As for flying over built up areas, I completely understand, but this was actually a requirement of this test. I am working closely with the FAA, and local and county law enforcement developing drones for search and rescue as well as for tracking fugitives. They currently have a few custom drones up in the sky but are asking for HD video transmission, and also a wanted a bit more range. I went out to our test range with our hexacopters to test functionality of the HereLink on those but that only allows me to fly about a half mile before I would be over houses. I figured the safest way to test this over urban environments, where the police mostly operate the drones, is to put it on a foam aircraft vs the large hexacopter. Just in case something did go wrong, I had people setup in the two neighborhoods I was flying over on my way to the golf course. I also had a well tested 915mhz telemetry link on board in case the HereLink malfunctioned or wouldn’t reconnect, I could use my tablet to command the aircraft to follow a pre-made mission that would have landed it in the golf course if the need arises. Normally I wouldn’t fly over houses if I can avoid it, but I made sure to take as many precautions as I could with this flight as it was necessary to see if the HereLink could operate in noisy, obstructed real world conditions before I will consider using the HereLink in future production drones.

Also I would have gone higher to try and increase range, but decided to flying at 175 feet because that is the normal altitude that the police are flying their drones as their main operational location is in class C airspace and they are limited to 200 feet in much of their area.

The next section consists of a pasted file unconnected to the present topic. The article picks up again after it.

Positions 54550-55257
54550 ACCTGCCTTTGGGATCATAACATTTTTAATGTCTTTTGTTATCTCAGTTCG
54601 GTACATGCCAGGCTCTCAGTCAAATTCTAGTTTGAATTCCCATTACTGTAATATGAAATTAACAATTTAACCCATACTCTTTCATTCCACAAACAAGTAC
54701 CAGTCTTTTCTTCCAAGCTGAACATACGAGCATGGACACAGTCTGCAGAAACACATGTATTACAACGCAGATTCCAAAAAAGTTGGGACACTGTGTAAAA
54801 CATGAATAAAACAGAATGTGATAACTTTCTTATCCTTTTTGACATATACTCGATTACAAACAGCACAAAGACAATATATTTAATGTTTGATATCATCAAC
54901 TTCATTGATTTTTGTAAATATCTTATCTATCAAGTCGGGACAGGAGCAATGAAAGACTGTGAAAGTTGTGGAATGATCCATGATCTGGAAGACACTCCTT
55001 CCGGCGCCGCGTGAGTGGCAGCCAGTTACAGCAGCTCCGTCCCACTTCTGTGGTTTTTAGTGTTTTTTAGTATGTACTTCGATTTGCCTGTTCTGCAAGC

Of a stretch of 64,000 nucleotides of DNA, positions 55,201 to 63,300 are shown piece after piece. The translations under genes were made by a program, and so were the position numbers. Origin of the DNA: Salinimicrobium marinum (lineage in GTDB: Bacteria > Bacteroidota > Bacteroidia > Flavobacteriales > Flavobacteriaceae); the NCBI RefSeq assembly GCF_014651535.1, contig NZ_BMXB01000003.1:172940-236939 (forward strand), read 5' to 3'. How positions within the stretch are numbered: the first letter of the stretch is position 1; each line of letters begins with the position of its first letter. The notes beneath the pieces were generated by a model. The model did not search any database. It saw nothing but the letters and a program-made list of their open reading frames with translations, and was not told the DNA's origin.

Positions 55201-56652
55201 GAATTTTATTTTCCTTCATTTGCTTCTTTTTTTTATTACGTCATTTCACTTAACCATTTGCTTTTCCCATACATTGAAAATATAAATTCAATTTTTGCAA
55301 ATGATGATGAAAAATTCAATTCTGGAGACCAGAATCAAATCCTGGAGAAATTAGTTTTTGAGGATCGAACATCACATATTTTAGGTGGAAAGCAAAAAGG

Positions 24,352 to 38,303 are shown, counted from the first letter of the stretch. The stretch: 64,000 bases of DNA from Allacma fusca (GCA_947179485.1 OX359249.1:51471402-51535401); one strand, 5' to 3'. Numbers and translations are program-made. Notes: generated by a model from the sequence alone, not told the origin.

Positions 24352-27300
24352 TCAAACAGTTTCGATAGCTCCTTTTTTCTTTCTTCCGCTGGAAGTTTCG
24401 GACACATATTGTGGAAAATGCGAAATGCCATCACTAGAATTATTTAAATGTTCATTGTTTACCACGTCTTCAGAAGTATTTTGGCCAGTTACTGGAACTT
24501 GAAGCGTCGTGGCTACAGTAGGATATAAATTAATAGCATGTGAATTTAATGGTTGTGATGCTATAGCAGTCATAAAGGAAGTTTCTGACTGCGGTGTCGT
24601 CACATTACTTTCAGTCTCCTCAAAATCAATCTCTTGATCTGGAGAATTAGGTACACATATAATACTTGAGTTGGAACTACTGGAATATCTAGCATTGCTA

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Antennas need to be 0-15 degrees from vertical.

Omni talks about around the antenna, not above or below it.

Think of a doughnut, around the antenna…

The manual shows the setup angles

By no means a criticism. Merely an observation. This is a public forum where folk come to learn. Others may look at the map and assume it’s ok to fly in the same way. They may not take the same precautions as the OP

One incident in a built up area will undo years of work done by all those in the community. This is me trying to better the RC world.

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I agree with Duncan, better it’s pointed out…

As the OP had all the right waivers etc, that’s great,…


HereLink is BETA!!! So there is not a risk assessment in the world that should have allowed this flight. Especially as the OP had not followed the quick start guide which shows antenna setup.

@Ganesh, I didn’t take @Duncan_Hine’s comments as harsh, and I doubt the OP did either, he is a professional, and will take a bit of advise on the chin.

Let place both antennas vertical at the same side of the body, at least 20 cm distance between two those antenna, and you will see difference

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Even though the OP responded I might add I am jaded with reading these comments in this context, TBH. The risk that Bixler presents is utterly negligible. How on earth are we to get this kind of real-world data if people do not test in this real-world environment. He was using a foamy FPV plane setup correctly with failsafe. Edit – well my comment was superfluous as I read through all the full thread.


I didn’t take any comments as harsh, and I think it was right to voice concerns about flying this over the area I was flying.